7.5 life lessons after 7.5 years in London



Three months ago, after seven and a half years in London, I left. With nothing but a laptop and a suitcase of clothes, I flew to Berlin to start a new chapter in my life. Last week marked three months to the day that I arrived in Berlin, not a milestone by any means, but the gravity of it has made me somewhat homesick for the past week or so. When I lived in London, I rarely got homesick. It was still Britain, everything was familiar, I had friends, and I knew that if/when any pangs for the green, green grass of home kicked in, I could jump on a train or a coach and be home in under three hours.  

This homesickness however, is different. Home is now a two hour flight then a three hour drive away, and because of that, I've been reflecting a lot on my time in London - the good, the bad, the incredibly ugly, but also the rewarding, the educational, the life-affirming and character-building things that have undeniably shaped and formed who I am today. 

I was a bright-eyed and bushy-tailed 18 year-old from the Welsh valleys when I arrived in London, having never been away from home for longer than a week. Yes I was terrified, but my fear was overruled by excitement. I left London a more confident, determined and self-secure 26 year-old, and I can confidently say that I'd be a completely different 26 year-old now had I not done it. 

So with that in mind, (and seeing as I'm in a reflective mood) I thought I'd tell you a little of what I learned in that time. Whether you currently live in London, used to live there or are planning to live there, or any city really - I hope this is of some use! 



1. Everything is more expensive than anything anywhere else and you quickly just get use to it





When I first moved to London it was my first time living away from home so my every day costs were normal for me. 
£4.00 for a pint? Sure, sounds about right. £10 to get into a club? Ok then... £35 for a week's travel? Why not. £600 a month to live in an ex-council house with three other people? Sure. Of course when friends came to stay, my daily life (which to me seemed so ordinary) was met with a lot of "HOW MUCH?!" and "Oh my God..." and "How do you do it?!". Similarly, going back home to visit, I'd weep at how little rent everyone was paying to live in "pretty nice" flats and houses in super central locations (and snort-laugh when they implied it was expensive) I'd also get far too excited about drinks prices in clubs and bars and ultimately get obliterated, taking everyone else down with me in a blaze of "£1 a shot" glory.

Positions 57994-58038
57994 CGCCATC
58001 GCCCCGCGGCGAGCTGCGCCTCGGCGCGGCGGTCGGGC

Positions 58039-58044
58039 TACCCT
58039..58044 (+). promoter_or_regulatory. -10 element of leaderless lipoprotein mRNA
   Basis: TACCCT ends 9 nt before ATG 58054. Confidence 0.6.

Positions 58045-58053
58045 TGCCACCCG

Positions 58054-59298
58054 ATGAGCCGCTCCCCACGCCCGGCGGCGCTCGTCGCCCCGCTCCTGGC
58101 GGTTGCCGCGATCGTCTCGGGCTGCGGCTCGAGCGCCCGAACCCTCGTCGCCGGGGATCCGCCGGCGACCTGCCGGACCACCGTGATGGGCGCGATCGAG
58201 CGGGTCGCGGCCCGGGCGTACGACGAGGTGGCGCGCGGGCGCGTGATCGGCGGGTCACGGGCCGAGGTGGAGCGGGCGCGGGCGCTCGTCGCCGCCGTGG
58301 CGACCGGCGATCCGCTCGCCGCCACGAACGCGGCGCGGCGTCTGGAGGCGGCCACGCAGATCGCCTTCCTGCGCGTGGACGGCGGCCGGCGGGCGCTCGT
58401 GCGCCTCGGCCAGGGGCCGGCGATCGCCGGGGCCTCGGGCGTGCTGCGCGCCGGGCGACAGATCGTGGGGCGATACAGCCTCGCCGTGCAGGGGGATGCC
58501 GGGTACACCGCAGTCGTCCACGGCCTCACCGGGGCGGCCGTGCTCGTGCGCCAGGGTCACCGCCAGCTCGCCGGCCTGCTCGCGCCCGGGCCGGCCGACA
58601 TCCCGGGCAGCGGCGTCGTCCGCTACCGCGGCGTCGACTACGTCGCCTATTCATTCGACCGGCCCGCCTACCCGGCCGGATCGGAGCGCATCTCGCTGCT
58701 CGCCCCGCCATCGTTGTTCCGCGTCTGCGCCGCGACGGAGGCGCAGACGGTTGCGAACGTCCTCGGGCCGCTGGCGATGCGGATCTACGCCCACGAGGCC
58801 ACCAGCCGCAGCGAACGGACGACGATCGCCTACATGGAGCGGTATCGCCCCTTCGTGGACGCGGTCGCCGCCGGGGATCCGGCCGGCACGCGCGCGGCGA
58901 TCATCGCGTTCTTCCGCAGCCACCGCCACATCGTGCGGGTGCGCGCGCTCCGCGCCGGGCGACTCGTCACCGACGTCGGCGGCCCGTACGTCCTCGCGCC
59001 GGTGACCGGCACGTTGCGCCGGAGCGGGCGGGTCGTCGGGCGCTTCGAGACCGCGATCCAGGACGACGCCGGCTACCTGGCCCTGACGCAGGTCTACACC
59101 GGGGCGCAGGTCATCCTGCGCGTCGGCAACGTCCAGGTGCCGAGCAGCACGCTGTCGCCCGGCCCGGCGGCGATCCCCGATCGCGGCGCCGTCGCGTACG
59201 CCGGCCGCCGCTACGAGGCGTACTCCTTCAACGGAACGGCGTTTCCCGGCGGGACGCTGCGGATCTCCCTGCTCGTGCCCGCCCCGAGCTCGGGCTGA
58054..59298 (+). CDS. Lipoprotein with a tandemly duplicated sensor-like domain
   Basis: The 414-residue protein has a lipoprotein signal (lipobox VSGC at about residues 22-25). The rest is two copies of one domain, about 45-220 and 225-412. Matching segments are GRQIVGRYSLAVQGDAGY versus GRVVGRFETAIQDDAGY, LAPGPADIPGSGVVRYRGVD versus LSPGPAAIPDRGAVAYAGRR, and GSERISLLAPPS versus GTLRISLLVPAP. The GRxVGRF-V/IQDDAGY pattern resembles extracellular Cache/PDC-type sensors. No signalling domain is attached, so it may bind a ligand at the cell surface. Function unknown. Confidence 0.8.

As the Independent reported back in April (http://ind.pn/2c9ThTK), it is now cheaper to live in a 4-star hotel in two-thirds of European capitals than it is to rent the average London flat. Latest figures show that the average rent for a London flat is now £1,676 per month - or £55 a night. For the same amount of money you could live year round in a hotel in Dublin, Rome, Paris or Brussels. Yes, that's right, it would be cheaper to just LIVE IN A HOTEL. But aside from the "big" expenses like rent and travel, every day life in London is just more expensive. In London you'll pay more for every day needs in Tesco, more for a drink in your local pub, more for clothes (unless you frequent Primark and if you've ever been to a Primark in London, you'll know why no Londoners actually shop there) oh and at an average of £12 a ticket, you can forget going to the cinema, not to mention that even a bloody Boots Meal Deal is more expensive in London! 

With daily expenses looming over you, you'll undoubtedly ask yourself "Why am I doing this?!" but eventually, you really do just get used to it. It becomes normal, and not only that, it makes you reeeaaaallllyyyy appreciate a bargain. Living elsewhere can lead to you almost expecting things to be super affordable which can result in disappointment when something is less than dirt cheap. Living in London however, you immediately expect everything to be expensive, so when something (anything) isn't "too bad" - my God... that feeling of relief is unrivalled. Oh and did I mention that even though you're paying a fortune just to exist and that you can barely have an actual life, you are living in one of the best cities in the entire world so you know... don't complain too much, you could be living in Hull. 

2. You'll initially complain about rude, angry Londoners - and then you'll become one